When we choose gratitude, we are saying that we know who God is & trust that he is moving. When we say thank you, our focus shifts from what God ‘isn’t doing’ or what we lack to what God is doing & all that He has given us. This is incredibly powerful – to say thank you in all circumstances is your greatest weapon against discouragement. Gratitude enables us to live the life God has called us to live regardless of our circumstances, gratitude opens the door to abundant life continually, it creates joy, peace and perseverance. Gratitude enables us to enjoy the life, the people, the purpose that God has given us fully & freely.

a practical step


So, how can this look, practically? Here are a few thoughts:
1. In the morning, before you even get out of bed or look at your phone, tell God 5 things you are grateful for. Start your day in a posture of gratitude.
2. When something hard happens, pause & ask God what you can thank him for. Remember the ways you are grateful so that you protect yourself from spiraling into bitterness because of what you are experiencing. Gratitude & mourning can & should coexist.
3. Tell other people that you are thankful for them & why. This type of choosing gratitude wages war on other’s behalf – when you thank them, you are fighting for them to remember & be affirmed in who God created them to be.

pray

Jesus - Thank you for dying so that I could be set free and live an abundant life. Show me how to use gratitude as a weapon, how to be thankful in all circumstances and how to choose gratitude every day! Thank you for _________!!!! (Just spend the rest of your prayer time intentionally thanking him)

- Megan

Gratitude Series: Gratitude vs. Fear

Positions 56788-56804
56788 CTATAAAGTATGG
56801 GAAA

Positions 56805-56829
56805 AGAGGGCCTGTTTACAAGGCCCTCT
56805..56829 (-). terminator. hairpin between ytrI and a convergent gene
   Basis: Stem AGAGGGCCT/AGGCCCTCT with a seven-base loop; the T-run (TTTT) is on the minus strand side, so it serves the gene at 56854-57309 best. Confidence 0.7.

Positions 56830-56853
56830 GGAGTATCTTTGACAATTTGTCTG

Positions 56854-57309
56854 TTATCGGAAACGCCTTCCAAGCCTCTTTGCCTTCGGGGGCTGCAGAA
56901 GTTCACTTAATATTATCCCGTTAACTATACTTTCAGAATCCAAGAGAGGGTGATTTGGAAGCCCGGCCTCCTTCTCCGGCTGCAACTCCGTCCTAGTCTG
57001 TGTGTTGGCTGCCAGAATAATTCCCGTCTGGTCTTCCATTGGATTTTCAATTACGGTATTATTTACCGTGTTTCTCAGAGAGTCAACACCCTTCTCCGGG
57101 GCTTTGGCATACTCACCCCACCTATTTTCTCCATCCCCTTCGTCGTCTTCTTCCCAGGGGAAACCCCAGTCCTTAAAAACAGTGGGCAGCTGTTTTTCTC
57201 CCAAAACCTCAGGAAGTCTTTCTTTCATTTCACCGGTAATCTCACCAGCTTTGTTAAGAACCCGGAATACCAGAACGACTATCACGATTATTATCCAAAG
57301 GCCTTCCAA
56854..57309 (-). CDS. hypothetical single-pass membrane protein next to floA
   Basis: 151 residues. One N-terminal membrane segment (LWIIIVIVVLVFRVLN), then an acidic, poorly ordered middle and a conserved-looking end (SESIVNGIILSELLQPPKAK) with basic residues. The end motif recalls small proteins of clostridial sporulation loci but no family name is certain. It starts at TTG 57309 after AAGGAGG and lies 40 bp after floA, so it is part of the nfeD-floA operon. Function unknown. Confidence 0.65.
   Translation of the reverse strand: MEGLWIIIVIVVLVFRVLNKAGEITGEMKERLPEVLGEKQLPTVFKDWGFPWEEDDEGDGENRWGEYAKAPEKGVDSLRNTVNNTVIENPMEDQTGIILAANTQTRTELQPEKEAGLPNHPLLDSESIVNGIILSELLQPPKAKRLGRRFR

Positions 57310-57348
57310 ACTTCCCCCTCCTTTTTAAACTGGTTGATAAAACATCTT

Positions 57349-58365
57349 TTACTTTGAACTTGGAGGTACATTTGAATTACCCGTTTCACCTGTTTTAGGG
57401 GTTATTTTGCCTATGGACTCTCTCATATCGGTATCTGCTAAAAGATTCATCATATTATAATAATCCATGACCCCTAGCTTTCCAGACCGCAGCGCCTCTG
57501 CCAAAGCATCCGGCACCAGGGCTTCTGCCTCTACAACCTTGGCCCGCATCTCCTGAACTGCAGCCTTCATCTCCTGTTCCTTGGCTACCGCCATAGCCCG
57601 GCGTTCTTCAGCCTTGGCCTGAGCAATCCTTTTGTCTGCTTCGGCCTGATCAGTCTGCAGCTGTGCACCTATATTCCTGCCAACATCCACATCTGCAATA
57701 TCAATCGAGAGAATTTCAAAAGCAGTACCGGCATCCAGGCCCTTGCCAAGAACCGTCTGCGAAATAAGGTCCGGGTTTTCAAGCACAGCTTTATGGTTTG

Gratitude Series: Gratitude vs. Fear

“Though the fig tree does not bud and there are no grapes on the vines, though the olive crop fails and the fields produce no food, though there are no sheep in the pen and no cattle in the stalls, yet I will rejoice in the LORD, I will be joyful in God my Savior” 

Habakkuk 3:17-18 NIV


In this passage we see that Habakkuk's crops were not growing and his animals were gone. How was He going to provide for himself or the people around Him? In the midst of all of this Habakkuk rejoiced in the Lord. When reading this scripture, a natural human response would be to fear. To grow scared. To try and control the situation ourself. To put our trust in other humans. To become anxious. But Habakkuk rejoiced. It says “yet I will rejoice in the Lord, I will be joyful in God my Savior.” He saw all that was wrong YET He rejoiced in the Lord. He chose to be joyful in God. To look beyond. Instead of focusing on what He wasn't grateful for he chose to turn to what He ultimately was grateful for—God. 

It is easy during this season to be grateful. The holidays are creeping up on us. We get to see family we haven't seen in a while, we get to throw “friendsgivings” and we turn on Christmas music starting Thanksgiving day (or maybe before)—there is a lot to be grateful for, right? But what if we don't have that. What if we are in a season like Habakkuk— where things aren't growing around us, we are lonely and we feel like we are failing. Guess what? We still get to walk into thanksgiving. When our gratitude is rooted in Jesus rather than our circumstances things will start to shift. That heavy anxiety will be cast out by His perfect peace. That situation that is causing fear in our hearts, we get to bring that to Him and let Him overcome fear with His love. By putting our gratitude in Jesus—whether that be what He is doing in you currently or holding on to the victory He won for you on the cross— we usher in His presence. When we are unconditionally rejoicing in who He is we are constantly reminded of the ways that He is moving. When we thank Him for what He is doing—big or small— that continues to give us perspective and clarity of who He is. When our eyes are locked in on Him our hearts will naturally flow out of gratitude. The fear and anxiety will transform into greater trust of who He is, who He says you are and what He is doing in your life.